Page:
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  • What is the KIT?
    KIT stands for Keep In Touch. This is a KIT for life, through the end of life. The KIT’s themed sections open the door to communication about important life decisions. Simple checklists make the sections easy to complete. The KIT gives you an opportunity to: Write a letter about your life to your loved ones Create a personal life history and family tree Help your loved ones locate important items Make plans for pet care and driving, and for someone to go with you to medical visits/hospital stays Prepare an Advance Directive, which allows you to express your wishes for health care Review a sample Durable Power of Attorney, which allows someone to act on your behalf in a legal or business matter Explain your end-of-life preparation, state personal choices for your care and your memorial, and create an ethical will, which shares your values, beliefs, stories, joys, and dreams with future generations Put your will/trust, other documents, and some important photos in one place
  • Who developed the KIT?
    Acknowledgments from Barbara Passarelli, the original KIT Developer: Although all three of my brothers are attorneys and I work in the health care field, after my mom was diagnosed with Alzheimer’s disease, I didn’t have her Health Care Power of Attorney form until three days before I suddenly needed it! I was Mom’s care partner and was responsible for making decisions she became unable to make. I learned a lot of lessons about being prepared along our family’s journey with Alzheimer’s. For my 50th birthday, I decided on a project to help my family, because in addition to Mom, other women in the three generations above me have gotten Alzheimer’s disease. I created what I called The Mom Box for each of our children, and I included in it many of the forms you will find in this KIT. I gave the originals to my husband. When I presented the box I said, “If you need it, it’s my gift to you,” and afterward I felt a great sense of relief. The “Box” evolved over the years into this “KIT,” meant as a tool kit not just for people who are possibly facing a serious illness, but for all adults who want to be able to truly live their lives free from “What if?,” because they have everything in place so that others can act on their behalf. I have learned so much about life, love, and strength from the families I work with daily as I help them face the challenges of memory loss. I appreciate the insight and input I received from my professional colleagues, Randall Bryson, Andrea Gillispie, Frank Hales, and Todd Peterson; the support and blessing of the owners of ElderHealth & Living, Liz von Wellsheim, GNP, Nancy Koll, and Ronda Perkins; and the honesty of our dear friends, the Padillas, as they “test-drove” the KIT. I thank my family – Jeff, Sarina, Greg, Dominic, and Naomi, and my siblings, Tony, Bonnie, Chris, Fred, and their families for the endless brainstorming discussions, their willingness to make tough family decisions, and their united strength and ability to have fun along the way. Mom – Nancy Crawford – this is from and for you. Barbara Passarelli ~ January 21, 2009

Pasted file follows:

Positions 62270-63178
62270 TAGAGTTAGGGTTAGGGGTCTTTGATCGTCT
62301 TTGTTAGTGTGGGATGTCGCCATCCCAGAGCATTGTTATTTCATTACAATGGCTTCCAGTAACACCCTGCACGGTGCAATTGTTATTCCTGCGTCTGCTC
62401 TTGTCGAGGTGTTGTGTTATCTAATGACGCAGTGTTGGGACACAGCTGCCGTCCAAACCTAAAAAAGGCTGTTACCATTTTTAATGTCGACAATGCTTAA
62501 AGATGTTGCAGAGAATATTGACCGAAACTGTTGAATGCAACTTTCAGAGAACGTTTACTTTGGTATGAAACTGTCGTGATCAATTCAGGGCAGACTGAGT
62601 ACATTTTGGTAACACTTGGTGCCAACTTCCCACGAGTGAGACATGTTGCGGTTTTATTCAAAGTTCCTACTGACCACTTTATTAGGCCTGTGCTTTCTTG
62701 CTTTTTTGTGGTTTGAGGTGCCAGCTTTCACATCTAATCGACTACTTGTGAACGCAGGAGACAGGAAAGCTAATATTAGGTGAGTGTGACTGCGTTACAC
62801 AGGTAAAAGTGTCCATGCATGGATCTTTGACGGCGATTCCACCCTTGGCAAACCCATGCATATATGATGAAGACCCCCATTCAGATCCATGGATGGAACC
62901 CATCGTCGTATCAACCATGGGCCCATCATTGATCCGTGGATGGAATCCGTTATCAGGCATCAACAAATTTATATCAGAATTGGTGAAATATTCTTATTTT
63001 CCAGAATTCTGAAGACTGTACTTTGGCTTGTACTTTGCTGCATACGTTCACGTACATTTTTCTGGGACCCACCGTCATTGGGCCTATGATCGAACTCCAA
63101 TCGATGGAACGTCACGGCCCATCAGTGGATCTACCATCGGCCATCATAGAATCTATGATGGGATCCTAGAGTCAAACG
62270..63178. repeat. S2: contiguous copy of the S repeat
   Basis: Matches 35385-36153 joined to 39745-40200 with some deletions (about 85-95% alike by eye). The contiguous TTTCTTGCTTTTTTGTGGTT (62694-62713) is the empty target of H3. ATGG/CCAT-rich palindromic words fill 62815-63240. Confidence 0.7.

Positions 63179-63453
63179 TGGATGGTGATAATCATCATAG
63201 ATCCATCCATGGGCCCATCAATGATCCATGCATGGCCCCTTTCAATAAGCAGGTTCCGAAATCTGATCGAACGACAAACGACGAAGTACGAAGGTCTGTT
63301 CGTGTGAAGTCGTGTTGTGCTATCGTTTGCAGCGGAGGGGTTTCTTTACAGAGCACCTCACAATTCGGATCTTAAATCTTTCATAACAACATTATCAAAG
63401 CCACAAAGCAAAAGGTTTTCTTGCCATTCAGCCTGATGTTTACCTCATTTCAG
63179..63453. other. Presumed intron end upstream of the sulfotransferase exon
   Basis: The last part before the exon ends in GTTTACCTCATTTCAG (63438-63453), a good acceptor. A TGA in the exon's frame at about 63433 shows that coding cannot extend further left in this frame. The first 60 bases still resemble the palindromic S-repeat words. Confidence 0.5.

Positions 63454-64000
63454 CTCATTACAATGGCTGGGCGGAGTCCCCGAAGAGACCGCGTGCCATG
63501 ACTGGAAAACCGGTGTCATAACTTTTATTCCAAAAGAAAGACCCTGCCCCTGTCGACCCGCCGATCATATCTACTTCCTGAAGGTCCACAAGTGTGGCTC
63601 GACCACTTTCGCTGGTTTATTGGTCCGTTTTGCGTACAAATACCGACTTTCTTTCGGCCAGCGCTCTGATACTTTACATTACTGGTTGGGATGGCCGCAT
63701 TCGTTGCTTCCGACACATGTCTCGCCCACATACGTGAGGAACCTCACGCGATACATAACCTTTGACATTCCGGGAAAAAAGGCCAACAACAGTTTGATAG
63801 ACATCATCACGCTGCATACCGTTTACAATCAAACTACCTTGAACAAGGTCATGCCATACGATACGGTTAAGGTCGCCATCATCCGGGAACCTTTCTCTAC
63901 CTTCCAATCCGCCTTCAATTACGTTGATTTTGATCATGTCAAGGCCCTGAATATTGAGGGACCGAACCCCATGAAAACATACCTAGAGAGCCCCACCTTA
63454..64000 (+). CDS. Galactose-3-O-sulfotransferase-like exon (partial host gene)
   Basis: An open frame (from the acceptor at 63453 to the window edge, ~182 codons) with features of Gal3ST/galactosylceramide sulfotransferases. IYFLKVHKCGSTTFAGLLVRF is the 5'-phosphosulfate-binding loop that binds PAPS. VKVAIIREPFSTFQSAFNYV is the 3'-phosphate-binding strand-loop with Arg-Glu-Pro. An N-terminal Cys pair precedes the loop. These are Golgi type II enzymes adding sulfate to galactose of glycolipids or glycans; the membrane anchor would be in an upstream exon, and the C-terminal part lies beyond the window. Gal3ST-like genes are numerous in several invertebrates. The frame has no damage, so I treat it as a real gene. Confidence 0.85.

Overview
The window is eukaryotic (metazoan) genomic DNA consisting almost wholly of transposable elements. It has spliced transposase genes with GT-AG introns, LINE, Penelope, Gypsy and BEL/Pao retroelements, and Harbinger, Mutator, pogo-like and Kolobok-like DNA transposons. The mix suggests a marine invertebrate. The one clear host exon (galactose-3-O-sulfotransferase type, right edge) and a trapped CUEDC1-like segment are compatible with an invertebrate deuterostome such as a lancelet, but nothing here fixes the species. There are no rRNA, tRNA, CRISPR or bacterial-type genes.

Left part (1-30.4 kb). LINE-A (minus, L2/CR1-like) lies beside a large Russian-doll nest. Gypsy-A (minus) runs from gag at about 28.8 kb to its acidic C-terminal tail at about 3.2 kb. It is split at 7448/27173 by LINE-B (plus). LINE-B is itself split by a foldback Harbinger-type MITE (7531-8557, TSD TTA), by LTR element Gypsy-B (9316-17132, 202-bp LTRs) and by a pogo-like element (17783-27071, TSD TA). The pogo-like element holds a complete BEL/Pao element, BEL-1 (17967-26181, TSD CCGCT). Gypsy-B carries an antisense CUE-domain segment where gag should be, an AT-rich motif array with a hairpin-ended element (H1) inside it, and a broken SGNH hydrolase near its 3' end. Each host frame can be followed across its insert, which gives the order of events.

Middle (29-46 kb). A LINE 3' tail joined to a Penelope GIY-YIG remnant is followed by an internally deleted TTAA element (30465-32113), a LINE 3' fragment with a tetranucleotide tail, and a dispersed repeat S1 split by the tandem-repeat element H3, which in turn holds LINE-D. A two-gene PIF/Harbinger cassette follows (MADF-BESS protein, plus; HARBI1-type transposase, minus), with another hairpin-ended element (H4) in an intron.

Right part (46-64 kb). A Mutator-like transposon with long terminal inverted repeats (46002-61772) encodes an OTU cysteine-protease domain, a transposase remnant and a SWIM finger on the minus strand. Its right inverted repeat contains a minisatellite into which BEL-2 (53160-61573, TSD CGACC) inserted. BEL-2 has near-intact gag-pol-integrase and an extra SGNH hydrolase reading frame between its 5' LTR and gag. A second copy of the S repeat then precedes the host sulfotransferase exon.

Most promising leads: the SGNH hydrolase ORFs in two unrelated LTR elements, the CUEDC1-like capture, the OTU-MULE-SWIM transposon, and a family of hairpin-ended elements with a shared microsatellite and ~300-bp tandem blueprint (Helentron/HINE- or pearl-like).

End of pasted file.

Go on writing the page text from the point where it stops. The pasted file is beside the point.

• How often are the "legal" materials like the power of attorney, advanced directive, etc. updated?
    The kit contents are evaluated annually and modified to remain current to the law.
  • I have several family members who can use this for their planning. Can I get a discount on multiple copies?
    Yes! Purchases of three or more copies receive a 20% discount.
  • This will be a hard topic to discuss with my family. How should I begin?
    While the approach will vary depending on family communication styles, families often find success in the following approach: during a family gathering, talk about the importance of being prepared if one of us is unable to express ourselves due to illness. Discuss how important it is to you that everyone is clear on your wishes.
  • What shouldn't I say when discussing this future planning?
    To be successful, it is important that everyone involved feels they are heard. Speak in positives rather than negatives in your approach when discussing these steps.
  • Do you and your family have your own kits?
    Yes we do! I couldn’t sell something I would not want to use myself.
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